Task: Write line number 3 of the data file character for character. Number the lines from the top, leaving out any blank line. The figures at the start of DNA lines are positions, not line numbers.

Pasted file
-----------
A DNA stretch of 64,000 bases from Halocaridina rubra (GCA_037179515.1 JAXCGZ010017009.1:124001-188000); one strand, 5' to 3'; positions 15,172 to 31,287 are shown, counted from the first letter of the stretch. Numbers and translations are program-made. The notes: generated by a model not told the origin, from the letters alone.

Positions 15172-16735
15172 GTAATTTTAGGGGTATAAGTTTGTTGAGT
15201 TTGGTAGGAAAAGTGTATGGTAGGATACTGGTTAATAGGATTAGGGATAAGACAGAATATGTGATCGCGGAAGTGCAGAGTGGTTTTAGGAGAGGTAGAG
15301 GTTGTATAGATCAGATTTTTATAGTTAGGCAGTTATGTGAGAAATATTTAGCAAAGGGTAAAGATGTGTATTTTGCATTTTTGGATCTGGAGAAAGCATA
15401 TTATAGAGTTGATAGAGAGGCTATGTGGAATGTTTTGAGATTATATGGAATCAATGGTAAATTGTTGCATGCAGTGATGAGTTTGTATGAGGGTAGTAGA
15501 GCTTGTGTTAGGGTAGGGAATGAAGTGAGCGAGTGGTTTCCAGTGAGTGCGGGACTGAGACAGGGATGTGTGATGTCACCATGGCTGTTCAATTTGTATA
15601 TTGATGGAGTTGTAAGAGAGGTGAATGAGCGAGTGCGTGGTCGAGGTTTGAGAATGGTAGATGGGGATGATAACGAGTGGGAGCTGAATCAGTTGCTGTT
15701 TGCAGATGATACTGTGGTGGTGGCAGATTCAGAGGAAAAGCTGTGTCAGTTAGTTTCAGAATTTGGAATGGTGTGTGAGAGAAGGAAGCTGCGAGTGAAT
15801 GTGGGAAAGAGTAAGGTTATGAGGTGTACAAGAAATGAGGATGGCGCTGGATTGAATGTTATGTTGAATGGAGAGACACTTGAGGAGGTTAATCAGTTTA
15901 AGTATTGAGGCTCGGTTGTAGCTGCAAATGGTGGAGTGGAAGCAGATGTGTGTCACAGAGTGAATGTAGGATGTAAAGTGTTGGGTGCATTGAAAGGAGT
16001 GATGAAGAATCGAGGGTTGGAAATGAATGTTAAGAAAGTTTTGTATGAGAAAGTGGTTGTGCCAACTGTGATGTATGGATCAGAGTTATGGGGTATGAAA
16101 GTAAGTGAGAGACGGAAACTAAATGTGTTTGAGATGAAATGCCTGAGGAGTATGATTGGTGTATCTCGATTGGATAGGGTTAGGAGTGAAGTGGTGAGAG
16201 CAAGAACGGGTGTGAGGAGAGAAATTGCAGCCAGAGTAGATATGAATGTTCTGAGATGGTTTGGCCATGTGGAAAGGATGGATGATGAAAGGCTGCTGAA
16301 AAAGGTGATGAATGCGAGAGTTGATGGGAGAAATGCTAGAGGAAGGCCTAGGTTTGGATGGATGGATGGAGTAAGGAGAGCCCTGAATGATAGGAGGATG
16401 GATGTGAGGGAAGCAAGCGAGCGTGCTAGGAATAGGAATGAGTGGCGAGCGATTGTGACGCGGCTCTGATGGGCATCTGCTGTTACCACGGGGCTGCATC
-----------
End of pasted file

15172 GTAATTTTAGGGGTATAAGTTTGTTGAGT